Thank You, RTD Employees!

Ron Posey with CBS4, Snowstorm Interview
Light Rail vehicle deep in snow

It was all hands on deck this weekend as a blizzard blasted the Denver metro area. RTD management worked all week and weekend to make sure resources were available to our frontline staff so that customers could get to where they needed to go. RTD had to suspend bus and rail service Sunday night and bus service on Monday due to treacherous conditions.

RTD thanks its employees for being out there weathering the storm. The list of appreciation is long and includes bus and light rail and commuter rail operators, leadership from Bus, Light Rail and Commuter Rail Operations, Facilities (Facilities Maintenance Manager Ron Posey is pictured above talking about storm preparation to CBS4 on Friday) and Safety and Security, street supervisors, mechanics, Maintenance of Way employees, Facilities and Service and Cleaning personnel, Customer Care staff, Bus Dispatch, Light Rail control, police officers, transit security officers and safety dispatchers at Security Command Centers.

RTD's dedicated employees help make RTD a valuable asset to the community. Thank you! 


Stories behind the snow 

There were many, many RTD employees who worked in the biggest storm of the season. Here are only a few of the many stories of employees who went above and beyond: 

Light Rail Maintenance of Way (From Karl Shoemaker, General Superintendent, Light Rail Infrastructure) 

Despite the weather, Light Rail Maintenance of Way (MOW) had the majority of employees show up for every shift and all of the supervisory staff showed up. 

They kept light rail in service until service was suspended and kept working straight through to open the following day. 

When snow removal contractors dumped snow onto station tracks, MOW stepped up and got the R Line back in service for Tuesday.  

Enough can’t be said about what employees did to keep things going. 

Commuter Rail Maintenance of Way (From Mark Clendennen, General Superintendent, Commuter Rail Infrastructure and MOW) 

Commuter Rail Maintenance of Way (MOW) had 19 people (represented and non-represented) covering the shifts during the blizzard. The crews assisted/rescued neighbors to the North Metro Maintenance Facility that had gotten stuck on Steele Street five times, one of which that came within 2 feet of a Steele Street crossing gate mast. Two other rescues were also performed at other locations. Two staff members did become stranded and slept on cots at the office, one of which was put into a hotel the second night.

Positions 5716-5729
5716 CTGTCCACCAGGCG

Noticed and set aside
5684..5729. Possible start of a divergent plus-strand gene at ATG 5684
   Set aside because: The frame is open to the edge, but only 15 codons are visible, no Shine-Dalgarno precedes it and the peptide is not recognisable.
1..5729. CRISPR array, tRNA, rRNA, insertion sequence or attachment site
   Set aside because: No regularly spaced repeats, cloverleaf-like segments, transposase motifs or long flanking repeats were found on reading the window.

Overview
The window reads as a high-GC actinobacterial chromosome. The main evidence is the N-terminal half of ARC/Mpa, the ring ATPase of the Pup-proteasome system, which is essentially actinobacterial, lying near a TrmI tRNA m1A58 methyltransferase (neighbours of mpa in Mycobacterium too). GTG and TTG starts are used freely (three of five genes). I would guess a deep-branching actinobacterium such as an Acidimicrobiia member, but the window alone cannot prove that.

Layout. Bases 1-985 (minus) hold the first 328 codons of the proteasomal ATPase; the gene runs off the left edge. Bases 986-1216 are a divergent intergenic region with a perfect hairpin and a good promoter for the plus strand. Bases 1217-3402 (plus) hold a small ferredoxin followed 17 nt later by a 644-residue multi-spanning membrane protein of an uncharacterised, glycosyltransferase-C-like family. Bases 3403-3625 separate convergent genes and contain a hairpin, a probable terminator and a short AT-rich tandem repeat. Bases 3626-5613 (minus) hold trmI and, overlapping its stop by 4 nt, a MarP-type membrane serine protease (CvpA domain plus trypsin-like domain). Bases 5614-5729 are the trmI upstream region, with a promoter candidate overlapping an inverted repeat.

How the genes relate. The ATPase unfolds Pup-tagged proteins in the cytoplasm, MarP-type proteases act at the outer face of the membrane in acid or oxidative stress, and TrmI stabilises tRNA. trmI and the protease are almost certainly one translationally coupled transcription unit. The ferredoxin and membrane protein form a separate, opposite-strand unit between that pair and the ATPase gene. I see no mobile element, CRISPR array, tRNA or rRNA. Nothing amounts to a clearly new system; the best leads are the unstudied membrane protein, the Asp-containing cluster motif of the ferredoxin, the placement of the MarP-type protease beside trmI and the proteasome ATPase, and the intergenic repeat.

In addition to the outstanding work that was performed to keep the N Line operational for as long as it was possible, the crews responded on two occasions to issues where snow drifts cover switches causing delays to the operations. Crews adjusted their schedules to accommodate the needs of RTD and commuter rail to recover the service quickly and safely. 

The efforts during this challenging event exhibited their commitment to RTD and commuter rail. I am very proud of all the MOW team as well as the Operations team’s selflessness in putting the operations and moving patrons first. 

Commuter Rail (From Paige Gibson, General Superintendent, Commuter Rail Transportation) 

I had 10 people who stayed overnight for 2 nights to make sure we had enough people. They all didn’t question anything I have asked them to do. They all stated "whatever you need from me.” There were several times where plans changed and then changed back. Every single one of my employees did not question, they just pitched in. I really could not have been more proud. 

These 10 people did extraordinary things to make sure we could both run service and then get service back as quickly as possible. They were amazing and dedicated. 

Maintenance (From Dave Ober, General Superintendent, Bus Maintenance) 
I had division manager and assistant division manager, Kevin Prior and Myya Bonner (respectively) at East Metro, that were able to get to the division on Monday, and being shorthanded went out with the mechanics and helped shovel snow and get buses unstuck. They spent the better part of the day going from bus to bus getting them freed up so they could return to the divisions. I thought this was great since being managers they could have stayed in their offices all day, but instead chose to go out with the employees and share the work load. 

Dontia Jones, Lead Dispatcher (From Daniel Lamorie, Assistant General Superintendent, Street Operations)
One story I would like to share is Dontia Jones, one of our Lead Dispatchers. Dontia was already planning on working a long workweek due to one of our other lead dispatchers being out on vacation the week of March 14. When the snow began to fall on Sunday, March 14, Dontia did everything in his power to rally the troops and mitigate the stuck bus calls. After it was time to go home Dontia knew that he couldn’t leave his team and chose to stay at work well into the night and subsequent day logging 26 hours. Dontia slept for a little in a quiet room and then assisted with the rescue operations of our stuck fleet. Without the valiant effort from Dontia on the dispatch floor I feel our response to the situation would not have been as precise as it was with all the issues we faced those days.